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Art Role in Education

February 3, 2010
Times Observer
BY WESLEY BOSSMAN, ART DEPARTMENT CHAIR, JAMESTOWN PUBLIC SCHOOLS

My greetings to all you parents, and a wish for a prosperous and productive new year ahead! I’m excited to have the chance to contribute an art aspect to this publication, and will introduce myself, before I begin. My name is Wes Bossman, and I’ve had the privilege of teaching art for Jamestown Public Schools for over 25 years. I teach elementary art at C.C.Ring School. My experiences in that position will provide the bulk of the observations that I will draw upon for this column. I also produce artwork on my own, and have been painting murals in public places for, (I still cannot believe it), over twenty-five years. I have a firm belief in the role of art in human lives, and a special belief in the value of art in the lives of children, both in making art of their own, and in seeing art that other humans have made. I believe that Art adds so much to all of our lives, even when we are unaware that we are being affected by someone else’s creativity. (I took my niece, Rhiannon, to see Avatar a couple of weeks ago, and was dumbfounded at the power to affect emotions that art displayed in that film.) Children, for the most part, do not take art in school so they can earn money with their skills by becoming artists. Children don’t learn to read, and write, so they can grow up and become authors, but to learn how to personally communicate throughout their lives. Being able to write a heartfelt message in a Mother’s Day card, a sympathy card, or a tender letter to your son, or daughter at a crucial time, is a far more common benefit of learning to read and write, than selling your poetry to a magazine.

The case is the same for studying art, for it too, without a doubt, is a language, a means of communication.

Art, in fact, possesses the ability to reach out directly to any human, anywhere on our planet, that has shared similar experiences to our own.

Language is no barrier to visual arts, dance, or music! Arts have a direct pipeline into the hearts, and heads of anyone who has lived, loved, lost, won, suffered, worried, or been joyful.

The language of art is a very good one to know, and

practice, so we can understand what great artists are telling us about other times and cultures, and, so we can redecorate our living room by choosing our own colors, fabrics, arrangements and accessories, to satisfy our own tastes.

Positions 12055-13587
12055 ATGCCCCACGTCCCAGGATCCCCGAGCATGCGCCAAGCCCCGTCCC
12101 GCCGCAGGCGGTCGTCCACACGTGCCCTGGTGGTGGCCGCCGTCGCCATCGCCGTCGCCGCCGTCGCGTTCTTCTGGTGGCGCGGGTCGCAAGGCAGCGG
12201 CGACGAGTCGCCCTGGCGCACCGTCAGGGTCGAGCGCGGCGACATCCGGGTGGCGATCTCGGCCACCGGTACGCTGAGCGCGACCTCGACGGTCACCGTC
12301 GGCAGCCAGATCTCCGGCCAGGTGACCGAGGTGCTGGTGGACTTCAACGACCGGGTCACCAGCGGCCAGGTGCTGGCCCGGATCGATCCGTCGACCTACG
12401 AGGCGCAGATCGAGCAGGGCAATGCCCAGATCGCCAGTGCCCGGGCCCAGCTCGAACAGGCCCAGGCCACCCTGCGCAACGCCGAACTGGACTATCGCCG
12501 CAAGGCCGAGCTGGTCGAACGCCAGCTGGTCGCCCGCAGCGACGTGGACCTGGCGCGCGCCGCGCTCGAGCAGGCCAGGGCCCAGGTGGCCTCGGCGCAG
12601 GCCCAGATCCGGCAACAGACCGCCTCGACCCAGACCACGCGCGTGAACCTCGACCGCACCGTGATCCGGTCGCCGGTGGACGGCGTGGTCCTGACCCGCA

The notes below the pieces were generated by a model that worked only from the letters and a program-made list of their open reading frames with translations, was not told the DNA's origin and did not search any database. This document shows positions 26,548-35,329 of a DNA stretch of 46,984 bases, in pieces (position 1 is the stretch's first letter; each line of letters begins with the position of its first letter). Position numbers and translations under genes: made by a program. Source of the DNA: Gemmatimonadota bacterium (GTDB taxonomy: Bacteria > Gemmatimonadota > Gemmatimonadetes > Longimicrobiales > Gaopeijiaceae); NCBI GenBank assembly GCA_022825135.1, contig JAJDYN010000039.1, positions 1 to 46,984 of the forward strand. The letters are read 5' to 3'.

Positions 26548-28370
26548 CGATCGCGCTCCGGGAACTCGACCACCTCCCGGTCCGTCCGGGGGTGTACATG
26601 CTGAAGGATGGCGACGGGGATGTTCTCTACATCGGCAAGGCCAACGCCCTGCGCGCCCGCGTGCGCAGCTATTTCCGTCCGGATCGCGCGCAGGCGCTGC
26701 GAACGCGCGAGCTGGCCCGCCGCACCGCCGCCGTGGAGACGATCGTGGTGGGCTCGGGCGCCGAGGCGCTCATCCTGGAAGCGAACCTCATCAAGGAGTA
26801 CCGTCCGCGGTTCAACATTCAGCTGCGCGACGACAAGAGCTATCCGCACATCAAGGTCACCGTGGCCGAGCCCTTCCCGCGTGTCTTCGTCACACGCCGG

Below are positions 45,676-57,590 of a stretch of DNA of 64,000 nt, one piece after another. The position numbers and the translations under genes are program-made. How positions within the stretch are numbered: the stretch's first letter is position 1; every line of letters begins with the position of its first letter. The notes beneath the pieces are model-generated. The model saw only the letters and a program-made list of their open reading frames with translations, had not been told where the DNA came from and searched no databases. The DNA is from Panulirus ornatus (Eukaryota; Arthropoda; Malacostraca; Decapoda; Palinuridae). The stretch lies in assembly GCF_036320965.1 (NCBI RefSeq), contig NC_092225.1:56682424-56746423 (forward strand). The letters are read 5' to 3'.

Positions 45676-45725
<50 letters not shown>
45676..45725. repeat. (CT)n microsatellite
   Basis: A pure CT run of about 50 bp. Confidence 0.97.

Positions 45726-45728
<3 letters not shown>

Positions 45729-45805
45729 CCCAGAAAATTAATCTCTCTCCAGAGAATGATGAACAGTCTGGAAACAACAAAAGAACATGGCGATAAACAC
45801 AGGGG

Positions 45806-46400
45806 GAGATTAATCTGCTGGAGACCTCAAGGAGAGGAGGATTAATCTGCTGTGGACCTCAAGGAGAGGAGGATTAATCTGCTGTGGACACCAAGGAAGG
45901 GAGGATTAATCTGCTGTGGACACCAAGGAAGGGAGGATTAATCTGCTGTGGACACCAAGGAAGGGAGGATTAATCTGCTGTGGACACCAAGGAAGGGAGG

Keeping in mind that art is a language, we’ll take a closer look at the language of Visual Arts, or art we can see.

If you step outside and take in, through your eyes, all that you can see around you, it can all be categorized, for artistic convenience, into seven elements. In school we call them the “Elements of Art”. These categories, or elements, give us a framework with which to build our own art out of, or with which we can systematically look at the art of other people.

The Elements of Art are: lines, shapes, forms, colors, textures, spaces, and values. You will be very hard put to find something out there that does not fall into one of theses visual categories, so we use them to build our own art out of.

When we begin to investigate the elements in school, I begin with lines.

Always keeping in mind that our past experiences are the lenses we see things through, one can look at lines, in art, as reminders of things we’ve seen or done in our lifetime.

Spidery, tenuous lines, give an impression of delicacy or fragility. Thick, bold lines convey strength and stability. The well-used jagged, “lightning” line, is a symbol for energy, and is nearly always used diagonally.

Subconsciously, we literally follow the twists and turns of lines with our bodies and derive the impression from what we would feel if we were actually performing that action. A horizontal line, then, impresses us as calm, steady, and without any energetic surprises. A vertical line gives the feeling of stability, because of our association with trees, poles, towers, and any number of other objects we know, that reach straight upwards, to resist the pull of gravity. Diagonal lines are unsettling lines, full of kinetic energy, for we know that anything we see , that is at an angle, if it is only grounded on one end, is likely on its way down, pulled by gravity.

An artist, be they a three-year-old novice, or an eighty-year-old master, feels the action as he, or she, makes the line on the surface they are drawing on. If we’ve ever made a similar line or performed a similar action, we can vicariously experience that line, ourselves, and that is the key to “reading” the language of lines in visual art. If the line is a carefully drawn, thoughtful line, we feel it. If it is madly slashed upon the surface, we feel that also.

When you are enjoying a look at some artwork with your child, focus in on the lines, for a second or two, and see how they add to the “story” the illustrator, or artist is unfolding for you. Accomplished artists will harness the power of association invested in various lines, and use them for their own purposes.

Abstract or non-objective art, uses the elements in a manner that take away the familiar visual clues that reside in a scene, or set of objects we recognize and makes us see and feel only the lines. In those artworks, the artist is trying to express something by reaching into your past, and activating associations that you may not even be aware of. (It really is not a jumbled mess of garbage).

Your son or daughter may present you with a record of their motions while holding a crayon or a pencil on paper, (or a more unconventional surface). If you look at it as such, you may find it quite interesting!

I’ll continue with the elements in my next writing.

Wesley Bossman is an Art Department Chair in the Jamestown Public Schools.

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